Starting a nonprofit theater company from scratch is nothing new to Richard Baird. The actor / director founded San Diego's Poor Players Theatre back in 2005, producing and performing what he likes to call "garage-band Shakespeare."
Now, "it's time for it to grow up," said Baird, who, nearly a decade later, is at it again, this time with his New Fortune Theatre Company. The company, which, at the outset, will stage its shows at Ion Theatre's BLKBOX space in Hillcrest, premieres Saturday, Oct. 25, with a production of The Bard's Henry V. Baird will star and co-direct with Matt Henerson from Los Angeles. (It begins with previews Oct. 23 and 24 and runs through Nov. 9.)
Baird's New Fortune team includes fellow actors Matt Thompson, who will serve as associate artistic director, and Amanda Schaar, the company's managing director. In addition to producing Shakespeare, New Fortune plans to offer new translations of plays by the notable likes of Henrik Ibsen and Anton Chekhov.
"We seek to make the classics original and to make original classics," Baird explained in his deep baritone that's familiar to San Diego theater-goers who've seen him perform everywhere from North Coast Rep to The Old Globe. He's also performed at Chicago Shakespeare and the Oregon Shakespeare Festival, and let's not forget the Poor Players, for whom coffeehouses were not uncommon production venues.
You might recall film adaptations of Henry V—Laurence Olivier's in 1944 or Kenneth Branagh's in 1989—but the play itself is rarely produced these days. Still, Baird believes "it's a play that's always going to be relevant, because there's always war. Part of the reason Olivier made it was for [Winston] Churchill as an answer to the Germans. Branagh's film was really an answer to the Falklands. At the risk of being reductive, I'm certainly thinking quite a bit about Iraq and Afghanistan."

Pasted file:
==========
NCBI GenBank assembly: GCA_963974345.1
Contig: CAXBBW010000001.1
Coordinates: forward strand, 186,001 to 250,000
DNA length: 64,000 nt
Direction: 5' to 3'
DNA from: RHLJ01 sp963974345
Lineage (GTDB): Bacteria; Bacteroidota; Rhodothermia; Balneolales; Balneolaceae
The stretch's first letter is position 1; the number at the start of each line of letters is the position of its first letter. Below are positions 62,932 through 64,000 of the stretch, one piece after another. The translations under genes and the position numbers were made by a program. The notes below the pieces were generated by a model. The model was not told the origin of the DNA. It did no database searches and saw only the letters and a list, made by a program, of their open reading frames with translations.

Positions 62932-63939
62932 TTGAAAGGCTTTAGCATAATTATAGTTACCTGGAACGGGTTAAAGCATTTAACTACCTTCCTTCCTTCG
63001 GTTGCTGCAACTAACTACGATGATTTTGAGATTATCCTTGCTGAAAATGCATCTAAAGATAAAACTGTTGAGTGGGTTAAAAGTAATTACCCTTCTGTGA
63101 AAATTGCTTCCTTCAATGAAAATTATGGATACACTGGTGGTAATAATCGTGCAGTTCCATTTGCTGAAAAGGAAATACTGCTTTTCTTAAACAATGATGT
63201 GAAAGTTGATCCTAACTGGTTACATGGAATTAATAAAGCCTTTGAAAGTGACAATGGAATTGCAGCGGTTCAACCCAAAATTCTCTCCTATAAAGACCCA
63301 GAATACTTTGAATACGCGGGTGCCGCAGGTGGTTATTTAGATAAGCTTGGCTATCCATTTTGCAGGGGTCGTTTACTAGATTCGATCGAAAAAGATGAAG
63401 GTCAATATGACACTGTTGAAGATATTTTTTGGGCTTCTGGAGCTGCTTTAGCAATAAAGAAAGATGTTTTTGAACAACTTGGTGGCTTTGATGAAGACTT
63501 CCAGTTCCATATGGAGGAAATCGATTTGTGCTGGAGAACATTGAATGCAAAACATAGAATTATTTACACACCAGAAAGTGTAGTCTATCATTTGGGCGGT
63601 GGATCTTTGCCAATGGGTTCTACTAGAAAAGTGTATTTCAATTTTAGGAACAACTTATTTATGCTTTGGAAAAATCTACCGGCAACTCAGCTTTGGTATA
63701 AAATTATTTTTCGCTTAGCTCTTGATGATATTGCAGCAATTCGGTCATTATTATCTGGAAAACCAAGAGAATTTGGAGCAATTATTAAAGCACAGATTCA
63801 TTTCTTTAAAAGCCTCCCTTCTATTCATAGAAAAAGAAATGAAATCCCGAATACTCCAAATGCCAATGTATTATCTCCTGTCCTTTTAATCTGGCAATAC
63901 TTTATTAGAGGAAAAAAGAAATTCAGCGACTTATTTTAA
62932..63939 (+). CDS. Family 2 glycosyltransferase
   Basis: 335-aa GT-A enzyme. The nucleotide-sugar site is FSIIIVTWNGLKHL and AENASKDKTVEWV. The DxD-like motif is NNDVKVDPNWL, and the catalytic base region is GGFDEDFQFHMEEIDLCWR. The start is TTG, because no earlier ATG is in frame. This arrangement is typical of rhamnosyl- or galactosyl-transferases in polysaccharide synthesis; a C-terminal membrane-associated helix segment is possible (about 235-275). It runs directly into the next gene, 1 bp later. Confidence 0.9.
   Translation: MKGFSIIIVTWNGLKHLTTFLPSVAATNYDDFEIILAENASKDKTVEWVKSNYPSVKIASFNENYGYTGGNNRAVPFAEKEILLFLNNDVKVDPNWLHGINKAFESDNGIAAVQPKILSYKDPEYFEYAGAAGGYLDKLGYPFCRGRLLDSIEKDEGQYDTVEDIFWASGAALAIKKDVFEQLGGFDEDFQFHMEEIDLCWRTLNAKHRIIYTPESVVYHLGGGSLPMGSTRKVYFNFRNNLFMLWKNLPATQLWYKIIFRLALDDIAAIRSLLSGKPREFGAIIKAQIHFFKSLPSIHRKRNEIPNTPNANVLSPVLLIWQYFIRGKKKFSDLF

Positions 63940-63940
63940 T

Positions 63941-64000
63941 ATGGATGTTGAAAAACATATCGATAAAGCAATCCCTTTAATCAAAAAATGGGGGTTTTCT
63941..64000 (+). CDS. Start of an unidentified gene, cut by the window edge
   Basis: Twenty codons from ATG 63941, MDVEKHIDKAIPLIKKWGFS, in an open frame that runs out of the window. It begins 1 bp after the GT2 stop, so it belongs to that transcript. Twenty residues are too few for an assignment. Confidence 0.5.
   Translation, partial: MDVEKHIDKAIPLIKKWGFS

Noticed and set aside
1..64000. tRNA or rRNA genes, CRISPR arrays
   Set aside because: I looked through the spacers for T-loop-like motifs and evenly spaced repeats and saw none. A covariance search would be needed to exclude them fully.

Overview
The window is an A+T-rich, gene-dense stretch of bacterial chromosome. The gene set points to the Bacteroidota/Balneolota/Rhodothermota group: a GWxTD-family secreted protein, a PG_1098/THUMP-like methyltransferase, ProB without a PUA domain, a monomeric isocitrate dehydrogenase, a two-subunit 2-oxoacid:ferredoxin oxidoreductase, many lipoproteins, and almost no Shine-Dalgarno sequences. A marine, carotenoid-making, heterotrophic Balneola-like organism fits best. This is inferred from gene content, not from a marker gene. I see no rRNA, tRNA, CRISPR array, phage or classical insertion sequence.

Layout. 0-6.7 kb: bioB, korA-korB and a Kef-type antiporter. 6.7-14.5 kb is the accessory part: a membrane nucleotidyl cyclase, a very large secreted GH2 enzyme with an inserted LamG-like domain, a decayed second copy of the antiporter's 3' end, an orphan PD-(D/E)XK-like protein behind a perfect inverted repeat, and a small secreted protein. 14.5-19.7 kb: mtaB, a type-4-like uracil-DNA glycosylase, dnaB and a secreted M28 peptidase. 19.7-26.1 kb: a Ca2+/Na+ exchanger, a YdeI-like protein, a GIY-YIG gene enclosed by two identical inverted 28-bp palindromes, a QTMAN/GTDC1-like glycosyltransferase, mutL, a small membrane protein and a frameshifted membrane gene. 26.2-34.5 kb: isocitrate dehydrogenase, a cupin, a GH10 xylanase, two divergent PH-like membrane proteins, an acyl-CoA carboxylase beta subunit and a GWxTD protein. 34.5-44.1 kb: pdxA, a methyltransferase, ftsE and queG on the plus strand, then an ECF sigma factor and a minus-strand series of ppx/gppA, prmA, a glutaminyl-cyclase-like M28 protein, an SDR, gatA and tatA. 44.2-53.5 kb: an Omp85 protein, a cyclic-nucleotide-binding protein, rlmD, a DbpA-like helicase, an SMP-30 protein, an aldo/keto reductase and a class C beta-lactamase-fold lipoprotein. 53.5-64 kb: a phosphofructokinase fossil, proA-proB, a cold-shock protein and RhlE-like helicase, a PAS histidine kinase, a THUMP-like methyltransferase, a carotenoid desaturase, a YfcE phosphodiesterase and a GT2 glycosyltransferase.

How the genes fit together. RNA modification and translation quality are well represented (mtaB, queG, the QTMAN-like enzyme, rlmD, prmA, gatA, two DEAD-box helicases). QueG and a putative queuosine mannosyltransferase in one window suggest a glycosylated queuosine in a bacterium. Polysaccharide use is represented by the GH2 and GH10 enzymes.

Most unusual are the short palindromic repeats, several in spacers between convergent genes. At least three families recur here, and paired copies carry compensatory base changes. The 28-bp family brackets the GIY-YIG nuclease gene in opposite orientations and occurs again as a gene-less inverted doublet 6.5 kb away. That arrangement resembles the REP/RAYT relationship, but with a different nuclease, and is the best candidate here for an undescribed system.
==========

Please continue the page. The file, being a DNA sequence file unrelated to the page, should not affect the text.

The title role is a complex one.
"Henry V is heroic when he needs to be, a bully when he needs to be, pragmatic when he needs to be," Baird said, pointing out that he comes from a military family and that he's the only one who's never served. This, he jests, is as close as he is going to get.
New Fortune's production will feature a cast of 14, including Thompson and Schaar, on Ion's little stage, but Baird relishes the logistical challenge.
"Because of the small space, 'the chorus' is certainly telling us we can't do that in here."
But do it they shall, along with a more-manageable New Works Reading Series that takes place during the run of Henry V. This series will offer Oscar Wilde's The Picture of Dorian Gray (adapted for the stage by Baird) on Monday, Oct. 27, and Matt Thompson's The Cellar Door on Tuesday, Oct. 28.
Baird's heart is with Shakespeare, however.
"We're so focused on clarity that we've lost a little of the poetry," he said of today's theater. "Grandiosity has its place."
Step in the ring: The Old Globe's intimate space in the round, the Sheryl and Harvey White Theatre, should transform itself nicely into a boxing ring when Rachel Chavkin directs The Royale, Marco Ramirez's play about prizefighter Jay "The Sport" Jackson. Runs Oct. 4 through Nov. 2 at The Old Globe Theatre in Balboa Park. $29 and up. theoldglobe.org
Old tale, new telling: Yes, the story of The Hunchback of Notre Dame has been told many times and in many ways (let's not forget Victor Hugo's original novel), but perhaps never like La Jolla Playhouse will tell it in a musical written by the venerable Alan Menken and Stephen Schwartz. Runs Oct. 26 through Dec. 7 at La Jolla Playhouse. $15 and up. lajollaplayhouse.org
Corporate corruption: Always adventurous Moxie Theatre's second production of its 10th-anniversary season will be Enron, British playwright Lucy Prebble's take on the 2001 financial scandal. It was originally planned as the closing show of the theater's eighth season. Runs Nov. 13 through Dec. 7 at Moxie Theatre in Rolando. $20-$40. moxietheatre.com
Race relations: San Diego Rep often stages works that examine issues of race, and Honky by Greg Kalleres is no exception. The narrative is ignited by the shooting of an African-American teenager for a pair of basketball shoes. Runs Nov. 8 through Dec. 7 at San Diego Repertory Theatre's Lyceum Space, downtown. $31-$75. sdrep.org
A writer's demons: The title character in Tru is the late author Truman Capote. The one-man show written by Jay Presson Allen debuted on Broadway (starring Robert Morse of Mad Men fame) in 1989 and ran for almost 300 performances. Runs Nov. 20 through Dec. 21 at Diversionary Theatre in University Heights. $15-$50. diversionary.org